Unlike any other sport, the record book in baseball is a sacred text committed to memory. The numbers there must be penned by an untarnished hand.
Why does it matter so much that records may be broken by juiced players? Baseball, more than any other sport, is generational. Team loyalty is handed down from parent to child like a treasured family heirloom. People live with baseball every day from February to October—and then immediately start speculating about off-season moves. Baseball is not an event observed; it is an experience shared.
In the movie City Slickers, there is a scene in which Helen Slater’s character says: “I’ve been to games, but I don’t memorize who played third base for Pittsburgh in 1960.” No sooner are the words uttered than three other characters blurt out: “Don Hoak.” Such are baseball fans. The game is a doorframe separating the past and the future on which the passage of time is marked like the growth of a child. I know where I was when Bill Mazeroski homered to win the 1960 World Series, and I remember waking up on New Year’s Day in 1973 to find out Roberto Clemente had died in a plane crash.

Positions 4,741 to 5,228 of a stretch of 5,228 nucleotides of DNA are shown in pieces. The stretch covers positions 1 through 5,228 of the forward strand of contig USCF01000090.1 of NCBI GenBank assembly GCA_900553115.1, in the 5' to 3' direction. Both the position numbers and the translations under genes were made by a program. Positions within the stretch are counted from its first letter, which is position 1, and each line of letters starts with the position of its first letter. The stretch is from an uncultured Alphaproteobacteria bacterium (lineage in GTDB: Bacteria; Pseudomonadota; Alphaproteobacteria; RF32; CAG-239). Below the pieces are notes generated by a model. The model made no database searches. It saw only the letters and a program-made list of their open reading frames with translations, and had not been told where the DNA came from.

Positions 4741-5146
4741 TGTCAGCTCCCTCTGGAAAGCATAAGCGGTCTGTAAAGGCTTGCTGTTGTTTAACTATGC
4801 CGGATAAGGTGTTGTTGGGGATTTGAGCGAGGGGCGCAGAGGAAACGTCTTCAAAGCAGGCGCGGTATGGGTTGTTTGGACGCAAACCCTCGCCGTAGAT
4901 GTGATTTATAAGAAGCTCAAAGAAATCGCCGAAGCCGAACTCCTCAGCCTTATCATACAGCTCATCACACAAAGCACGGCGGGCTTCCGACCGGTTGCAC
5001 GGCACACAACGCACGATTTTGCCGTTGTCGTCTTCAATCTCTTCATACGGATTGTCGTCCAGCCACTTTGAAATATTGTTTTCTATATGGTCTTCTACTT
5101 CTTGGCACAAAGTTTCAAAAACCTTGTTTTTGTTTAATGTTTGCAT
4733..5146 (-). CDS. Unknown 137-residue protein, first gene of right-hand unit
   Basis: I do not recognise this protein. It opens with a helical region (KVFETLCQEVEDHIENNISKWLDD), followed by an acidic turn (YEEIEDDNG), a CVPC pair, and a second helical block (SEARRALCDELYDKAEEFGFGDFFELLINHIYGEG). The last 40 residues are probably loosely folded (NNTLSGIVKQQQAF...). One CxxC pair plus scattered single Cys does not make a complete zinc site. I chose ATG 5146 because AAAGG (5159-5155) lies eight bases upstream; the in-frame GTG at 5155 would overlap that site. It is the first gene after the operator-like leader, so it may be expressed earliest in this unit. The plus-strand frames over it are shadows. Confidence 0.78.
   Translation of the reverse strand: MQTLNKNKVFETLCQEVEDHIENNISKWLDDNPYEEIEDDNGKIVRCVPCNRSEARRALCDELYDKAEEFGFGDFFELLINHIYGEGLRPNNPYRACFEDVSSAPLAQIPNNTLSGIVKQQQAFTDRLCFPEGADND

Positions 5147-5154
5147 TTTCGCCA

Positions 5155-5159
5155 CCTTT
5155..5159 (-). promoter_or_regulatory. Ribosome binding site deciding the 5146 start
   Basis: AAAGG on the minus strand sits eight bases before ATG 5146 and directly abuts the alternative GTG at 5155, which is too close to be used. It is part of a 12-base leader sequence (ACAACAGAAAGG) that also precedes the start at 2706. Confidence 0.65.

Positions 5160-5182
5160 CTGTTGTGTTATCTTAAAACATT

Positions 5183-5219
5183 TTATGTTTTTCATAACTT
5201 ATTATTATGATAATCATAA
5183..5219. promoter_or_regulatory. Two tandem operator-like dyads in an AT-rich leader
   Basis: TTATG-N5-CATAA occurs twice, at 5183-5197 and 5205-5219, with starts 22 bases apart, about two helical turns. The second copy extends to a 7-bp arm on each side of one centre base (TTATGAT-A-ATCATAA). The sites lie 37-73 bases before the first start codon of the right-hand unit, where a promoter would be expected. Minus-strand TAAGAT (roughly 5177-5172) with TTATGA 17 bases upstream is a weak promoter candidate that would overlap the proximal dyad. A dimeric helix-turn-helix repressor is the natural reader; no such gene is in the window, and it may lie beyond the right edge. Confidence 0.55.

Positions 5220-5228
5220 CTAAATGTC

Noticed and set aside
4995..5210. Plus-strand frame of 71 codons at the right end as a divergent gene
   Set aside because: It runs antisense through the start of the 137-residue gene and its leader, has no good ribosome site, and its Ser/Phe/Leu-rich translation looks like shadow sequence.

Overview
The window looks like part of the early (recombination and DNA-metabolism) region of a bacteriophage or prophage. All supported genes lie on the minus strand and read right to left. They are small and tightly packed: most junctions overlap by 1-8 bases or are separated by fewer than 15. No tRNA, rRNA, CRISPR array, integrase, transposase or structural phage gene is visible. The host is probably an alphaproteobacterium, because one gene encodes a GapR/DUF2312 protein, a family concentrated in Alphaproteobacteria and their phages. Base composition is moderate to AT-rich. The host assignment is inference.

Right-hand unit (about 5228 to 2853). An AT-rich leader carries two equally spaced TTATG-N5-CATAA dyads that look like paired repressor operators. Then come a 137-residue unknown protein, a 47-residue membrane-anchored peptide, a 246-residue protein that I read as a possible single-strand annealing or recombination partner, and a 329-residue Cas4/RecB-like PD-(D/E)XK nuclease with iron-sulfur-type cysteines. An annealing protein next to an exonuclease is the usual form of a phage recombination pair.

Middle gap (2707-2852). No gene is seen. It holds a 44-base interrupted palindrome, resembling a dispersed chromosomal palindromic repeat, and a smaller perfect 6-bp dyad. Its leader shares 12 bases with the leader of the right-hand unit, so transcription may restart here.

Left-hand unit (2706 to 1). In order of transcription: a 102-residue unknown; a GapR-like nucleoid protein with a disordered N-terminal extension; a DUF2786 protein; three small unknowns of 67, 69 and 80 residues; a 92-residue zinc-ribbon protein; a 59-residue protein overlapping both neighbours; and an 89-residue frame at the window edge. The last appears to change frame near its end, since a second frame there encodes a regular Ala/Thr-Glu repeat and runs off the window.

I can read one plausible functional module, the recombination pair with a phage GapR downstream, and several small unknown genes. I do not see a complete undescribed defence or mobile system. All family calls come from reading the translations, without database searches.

Basketball fans probably know Kareem Abdul-Jabbar is the NBA’s all-time leading scorer, but few know how many points he scored (38,387). And how many football fans know that Jerry Rice scored 207 touchdowns to top the all-time list? But the majority of baseball fans know that Babe Ruth hit 714 home runs, that Henry Aaron topped him with 755 and that the validity of Barry Bonds’ breaking the record will always be in question.
Why do baseball fans care more about performance-enhancing drugs? Because one of the beauties of baseball is that it is measurable. Those who played on steroids cheated on the record book, the competition and the fans—and they made meaningless those numbers inscribed on that doorframe by generations of fans.
Ron Sirak ’72, P’04, is a baseball purist and executive editor of Golf World magazine.